Comic-Con: Eddie McClintock talks ‘Warehouse 13′

July 13, 2012 | 3:49 p.m.

The Syfy series “Warehouse 13” kicks off its fourth season July 23 and there’s plenty of change in the air … as well as the smoke and ash from the show’s namesake structure. Brent Spiner of “Star Trek: The Next Generation” fame will be seen in a half-dozen episodes this season, too, which is music to the ears of star Eddie McClintock. We caught up with McClintock at Comic-Con International as he was preparing for the Friday panel devoted to the show where magical history is natural resource and compelling hazard.

Eddie McClintock as Pete Lattimer and Joanne Kelly as Myka Bering in “Warehouse 13.” (Philippe Bosse / Syfy)

HC: That Season 3 finale really took the show to some intense places. What was it like for you filming it and then watching it? You guys think a lot about tone and balancing the light and the dark — do you think that makes the heavy stuff even more jolting by juxtaposition?

EM: I think it was important for us to end Season 3 on an impactful note. It gave us all an opportunity to really dig our heels into our acting. As far as tonality is concerned, in regards to balancing the light and the dark, to me that’s what makes Warehouse 13 special. Jack Kenny and the people at Syfy have surrounded me with a group of actors that are incredibly capable of giving performances that are at times hilarious and poignant. When I finally got to see the end product, I was really proud of it. It moved me emotionally and as far as I’m concerned, that’s the whole purpose of me as an actor — to give the viewer an opportunity to have an emotional response, whatever that emotion may be.

HC: There’s such a sense of place and personality with the Warehouse at this point — was it a little unsettling to contemplate that anchor going up in smoke?

EM: Indeed the Warehouse itself has become a character. It is proven to have many quirks and also a mind of its own. The realization that the Warehouse along with Mrs. Frederic, Jinks and H.G. Wells were no longer part of the story was slightly intimidating because it meant that the microscope was to be focused more intensely upon myself and the remaining characters. But as the saying goes, and as I have learned in the last three years, you are never really dead in sci-fi … unless you can’t come to a contractual agreement with the network.

“Warehouse 13″ (Syfy)

HC: Brent Spiner is coming up as a guest — can you talk a bit about the energy you get when there’s an outside addition to the ensemble? And it must be invigorating when the guest is someone whose name/credits alone will stir up fans?

EM: Brent Spiner is an icon. He also happens to be an insanely funny man who is great to work with. I was at first a bit intimidated because he is such a legend in the world of sci-fi.  But as I immediately found out, he is totally accessible and carries no ego — unless you say you can do more one-arm push-ups than he can. When an energy like Brent’s is brought to the show, it creates new avenues for the regular cast members to work in and makes the show more dynamic. And, because he has almost 1.5 million Twitter followers, it certainly couldn’t hurt the expansion of my Twitter account. Because let’s face it, in the end, what’s really important is … Twitter.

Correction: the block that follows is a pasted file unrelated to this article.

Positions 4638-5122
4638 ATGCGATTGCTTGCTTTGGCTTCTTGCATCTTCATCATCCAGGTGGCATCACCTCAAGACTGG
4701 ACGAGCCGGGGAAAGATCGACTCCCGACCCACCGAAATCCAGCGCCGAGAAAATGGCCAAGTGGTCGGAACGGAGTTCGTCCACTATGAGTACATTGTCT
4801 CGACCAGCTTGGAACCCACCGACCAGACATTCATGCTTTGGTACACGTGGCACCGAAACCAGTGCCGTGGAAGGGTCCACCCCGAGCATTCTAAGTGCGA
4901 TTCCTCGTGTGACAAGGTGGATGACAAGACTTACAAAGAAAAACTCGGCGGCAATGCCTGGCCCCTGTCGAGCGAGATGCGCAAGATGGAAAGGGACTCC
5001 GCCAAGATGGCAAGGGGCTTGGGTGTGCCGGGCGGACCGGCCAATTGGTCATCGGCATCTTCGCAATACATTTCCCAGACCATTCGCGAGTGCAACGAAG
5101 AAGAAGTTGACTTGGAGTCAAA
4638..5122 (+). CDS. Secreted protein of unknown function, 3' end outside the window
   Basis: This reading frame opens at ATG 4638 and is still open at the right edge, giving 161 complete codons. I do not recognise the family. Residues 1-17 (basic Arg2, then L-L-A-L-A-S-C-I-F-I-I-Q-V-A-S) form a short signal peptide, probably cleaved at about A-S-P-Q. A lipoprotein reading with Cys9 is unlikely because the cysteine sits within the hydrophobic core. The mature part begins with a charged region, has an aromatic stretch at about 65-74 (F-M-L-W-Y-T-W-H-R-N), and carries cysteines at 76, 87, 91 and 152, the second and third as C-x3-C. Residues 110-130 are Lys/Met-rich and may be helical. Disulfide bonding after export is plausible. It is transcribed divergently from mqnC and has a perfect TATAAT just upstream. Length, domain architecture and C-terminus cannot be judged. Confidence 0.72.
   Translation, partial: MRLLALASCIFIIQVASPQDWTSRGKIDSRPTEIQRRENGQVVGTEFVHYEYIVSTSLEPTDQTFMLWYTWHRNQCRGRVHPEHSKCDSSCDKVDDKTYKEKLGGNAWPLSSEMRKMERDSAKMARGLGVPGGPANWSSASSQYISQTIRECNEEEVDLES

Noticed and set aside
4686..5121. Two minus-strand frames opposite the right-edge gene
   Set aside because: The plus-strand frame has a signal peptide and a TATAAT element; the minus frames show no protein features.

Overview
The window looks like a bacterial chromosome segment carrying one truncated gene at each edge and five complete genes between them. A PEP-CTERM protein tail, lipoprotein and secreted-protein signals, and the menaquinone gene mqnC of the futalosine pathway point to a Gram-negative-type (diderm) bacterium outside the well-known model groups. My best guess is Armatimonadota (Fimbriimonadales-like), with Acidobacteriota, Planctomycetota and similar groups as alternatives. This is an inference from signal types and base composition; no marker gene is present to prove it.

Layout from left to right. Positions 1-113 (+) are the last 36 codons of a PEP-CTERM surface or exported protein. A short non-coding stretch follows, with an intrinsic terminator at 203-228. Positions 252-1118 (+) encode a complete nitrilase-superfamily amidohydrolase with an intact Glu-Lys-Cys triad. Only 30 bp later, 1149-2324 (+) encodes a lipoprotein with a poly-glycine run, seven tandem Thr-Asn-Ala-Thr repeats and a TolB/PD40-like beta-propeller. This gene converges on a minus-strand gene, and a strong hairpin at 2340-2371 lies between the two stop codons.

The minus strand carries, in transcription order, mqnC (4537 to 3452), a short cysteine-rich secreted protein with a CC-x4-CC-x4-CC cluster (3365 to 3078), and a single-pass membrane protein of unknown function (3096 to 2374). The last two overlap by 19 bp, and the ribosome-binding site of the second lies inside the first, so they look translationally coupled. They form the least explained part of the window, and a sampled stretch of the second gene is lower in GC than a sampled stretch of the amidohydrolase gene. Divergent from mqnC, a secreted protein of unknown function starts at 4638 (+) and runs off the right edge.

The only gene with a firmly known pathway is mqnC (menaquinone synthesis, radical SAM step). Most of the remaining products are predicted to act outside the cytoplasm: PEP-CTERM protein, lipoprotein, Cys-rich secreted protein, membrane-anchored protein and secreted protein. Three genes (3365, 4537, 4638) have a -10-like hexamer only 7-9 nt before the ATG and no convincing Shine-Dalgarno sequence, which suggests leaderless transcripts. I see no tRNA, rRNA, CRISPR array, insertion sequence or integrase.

HC: This is new territory for you in your career — the fourth season and the audience loyalty must make you proud (and rightly so), but what do you see as the new challenge that’s arrived at this juncture? 

Brent Spiner on “Warehouse 13″ (Syfy)

EM: When we moved into Season 2, it became new territory for my career. Of the four previous network shows I had been in, none had gone past the first season. This is all just whipped cream on top of a giant warehouse-shaped piece of strawberry cheese cake. I love going to conventions. I am always blown away by the fact that rocket scientists, chemists and doctors are thrilled to meet me. When in reality, I am just as honored to meet them.

HC: Pete is not the same guy we met when he first threw that football back in Season 1. What has surprised you as you and Pete take turns living in each other’s head?

EM: Pete is not the same guy. Just as I’m not the same guy. As Pete has changed over the years as a warehouse agent, so have I. I think that this is reflected in the writing; for example, at the beginning of the series Pete thought the world maybe revolved around him. But as his relationships with the agents have grown, he realizes what’s truly important are the relationships with the other warehouse agents that he now calls family. The parallel for me is the marriage to my wife and the birth of my two sons. They put the world in perspective.

– Geoff Boucher

RECENT AND RELATED

Get our free Comic-Con magazine

Joss Whedon’s message for ‘Firefly’ fans

‘Dark Knight Rises,’ inside Gotham

PHOTOS: Faces of Comic-Con 2011

PHOTOS: Kids of Comic-Con 2011

Stallone, Schwarzenegger target Hall H

Comic-Con tips: A ‘Dexter’ survival guide

Fangirls find fashion Force: Her Universe

‘Raiders’ stunt: Live snakes at Comic-Con

Comic-Con sport: Pay $70 to be chased by zombies

‘Star Wars’ spirit barging into Comic-Con

Comments


Leave a Reply

Your email address will not be published. Required fields are marked *

You may use these HTML tags and attributes: <a href="" title="" rel=""> <abbr title=""> <acronym title=""> <b> <blockquote cite=""> <cite> <code> <del datetime=""> <em> <i> <pre> <q cite=""> <strike> <strong>

Close
E-mail It
Powered by ShareThis